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transpired; yet I must beg that my readers will give me leave to introduce a few lines on this subject.
In spite of all literary cavil and conjectural assertions, there has not yet appeared one identity to invalidate the truth of my father's being the author of the above important song; some have given the music to Handel, others to Purcell; some have signified that it was produced in the time of Charles I. others in James I. and some in their slumbers have dreamed that it made its appearance in the reign of Henry VIII. it might as well have been carried still further back, to the wicked reign of Saul, or the wiser one of song-singing Solomon, the son of the psalm-singing David.
I have heard the late Mr. Pearce Galliard, an able Counsellor in the law, and a colleague of my father's, who died some years ago at Southampton, assert, time after time, that
my father was the author of God save the King; that it was produced in the year forty-five and six; another friend presented it to me in its original state, bound up with a collection of songs for two and three voices, set to music by Mr. Handel, Dr. Blow, Mr. Leveridge, Dr. Greene, Mr. Eccles, Mr. Lampe, Daniel Purcell, Mr. Corfe, and Henry Carey; printed in the year 1750, for John Johnson, opposite Bow-Church, in Cheapside; it precedes another song of my father's, beginning with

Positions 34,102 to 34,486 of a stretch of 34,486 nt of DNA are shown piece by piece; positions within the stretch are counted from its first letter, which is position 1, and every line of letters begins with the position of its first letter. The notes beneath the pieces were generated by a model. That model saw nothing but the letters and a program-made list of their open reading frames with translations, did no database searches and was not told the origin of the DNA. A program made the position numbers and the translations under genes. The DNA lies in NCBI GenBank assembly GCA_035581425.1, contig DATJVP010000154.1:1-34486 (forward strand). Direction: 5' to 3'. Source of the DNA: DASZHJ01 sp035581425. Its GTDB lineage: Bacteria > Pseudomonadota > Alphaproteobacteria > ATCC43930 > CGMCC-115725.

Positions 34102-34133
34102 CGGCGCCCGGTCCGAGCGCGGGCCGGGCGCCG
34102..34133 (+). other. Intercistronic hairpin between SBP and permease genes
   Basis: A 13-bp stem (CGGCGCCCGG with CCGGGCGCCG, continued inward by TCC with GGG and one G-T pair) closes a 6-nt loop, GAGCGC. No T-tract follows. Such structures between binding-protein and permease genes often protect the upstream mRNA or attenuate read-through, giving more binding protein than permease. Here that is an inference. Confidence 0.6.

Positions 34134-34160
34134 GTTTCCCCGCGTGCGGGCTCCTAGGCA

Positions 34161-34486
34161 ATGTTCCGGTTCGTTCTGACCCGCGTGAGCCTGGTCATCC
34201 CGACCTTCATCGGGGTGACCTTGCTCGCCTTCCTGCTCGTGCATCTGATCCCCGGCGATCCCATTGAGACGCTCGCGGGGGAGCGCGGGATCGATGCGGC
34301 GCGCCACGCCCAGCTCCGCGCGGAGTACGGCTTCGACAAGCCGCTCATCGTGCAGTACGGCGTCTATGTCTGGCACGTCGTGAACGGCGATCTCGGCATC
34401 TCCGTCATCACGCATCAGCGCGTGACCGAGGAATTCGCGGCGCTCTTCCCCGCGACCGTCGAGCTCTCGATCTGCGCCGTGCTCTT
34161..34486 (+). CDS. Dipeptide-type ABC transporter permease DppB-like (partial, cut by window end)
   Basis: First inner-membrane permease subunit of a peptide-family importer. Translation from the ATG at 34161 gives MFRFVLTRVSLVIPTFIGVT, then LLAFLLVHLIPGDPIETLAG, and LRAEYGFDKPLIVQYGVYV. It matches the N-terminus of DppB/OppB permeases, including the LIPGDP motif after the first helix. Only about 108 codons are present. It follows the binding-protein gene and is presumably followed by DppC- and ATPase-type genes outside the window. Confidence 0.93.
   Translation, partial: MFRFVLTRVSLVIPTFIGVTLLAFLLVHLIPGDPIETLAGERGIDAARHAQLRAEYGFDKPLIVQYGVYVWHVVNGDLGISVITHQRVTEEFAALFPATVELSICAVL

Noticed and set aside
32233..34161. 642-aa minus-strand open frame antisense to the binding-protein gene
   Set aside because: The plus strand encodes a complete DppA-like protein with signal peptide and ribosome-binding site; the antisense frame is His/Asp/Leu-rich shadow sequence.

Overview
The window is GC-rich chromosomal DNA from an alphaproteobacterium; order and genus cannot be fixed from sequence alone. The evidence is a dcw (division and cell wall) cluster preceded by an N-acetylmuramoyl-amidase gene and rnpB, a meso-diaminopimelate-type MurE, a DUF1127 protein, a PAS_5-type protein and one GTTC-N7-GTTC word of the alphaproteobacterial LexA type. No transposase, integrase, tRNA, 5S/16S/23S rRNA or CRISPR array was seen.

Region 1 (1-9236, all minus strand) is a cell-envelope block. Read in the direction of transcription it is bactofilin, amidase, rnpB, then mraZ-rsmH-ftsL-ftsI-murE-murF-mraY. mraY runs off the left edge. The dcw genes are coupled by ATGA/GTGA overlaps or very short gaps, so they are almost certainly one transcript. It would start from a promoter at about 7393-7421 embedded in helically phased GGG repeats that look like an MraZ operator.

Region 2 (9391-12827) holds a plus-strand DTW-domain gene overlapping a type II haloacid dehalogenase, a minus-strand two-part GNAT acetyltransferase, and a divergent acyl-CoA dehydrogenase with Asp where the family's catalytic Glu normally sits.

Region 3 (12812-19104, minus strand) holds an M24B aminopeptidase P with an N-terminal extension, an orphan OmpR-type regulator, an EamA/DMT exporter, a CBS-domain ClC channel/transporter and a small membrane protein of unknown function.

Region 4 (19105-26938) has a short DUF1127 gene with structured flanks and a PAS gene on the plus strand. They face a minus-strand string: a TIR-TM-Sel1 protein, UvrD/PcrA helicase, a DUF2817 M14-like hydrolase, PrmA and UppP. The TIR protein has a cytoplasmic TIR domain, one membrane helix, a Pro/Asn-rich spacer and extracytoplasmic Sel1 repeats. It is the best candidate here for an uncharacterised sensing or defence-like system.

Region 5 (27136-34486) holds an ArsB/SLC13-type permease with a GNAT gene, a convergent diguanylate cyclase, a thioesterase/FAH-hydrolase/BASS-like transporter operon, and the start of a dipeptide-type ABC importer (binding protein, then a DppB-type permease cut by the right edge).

.• He comes, he comes, the Hero comes, “ Sound, sound your trumpets, beat your drums," &c.
But, for the satisfaction of my readers, I will insert the song of God save Great George our King as it is printed in the original text, where it is called a song for two voices, and runs
Thy choicest gifts in store,
Long may he reign;
grant that MARSHAL WADE
God save the King
Every one who has read the history of the Scotch rebellion, in 1745, will remember that MARSHAL WADE was a commander of great and eminent ability, employed by our government to repel the factious spirit of the
Caledonians who were hostile to this country at that time, and invaded many of the northern parts of this island.
The following letter of the ingenious Dr. Harington, of Bath, strongly corroborates the authenticity of my father's being the author of the song in question : hearing that he was in possession of this piece of information, I entreated him to make it known to me, which he politely and readily acquiesced in, saying,
The anecdote you mention, respecting your father being the author and composer of the words and melody of “ God save Great George our King” is certainly true; that most respectable gentleman Mr.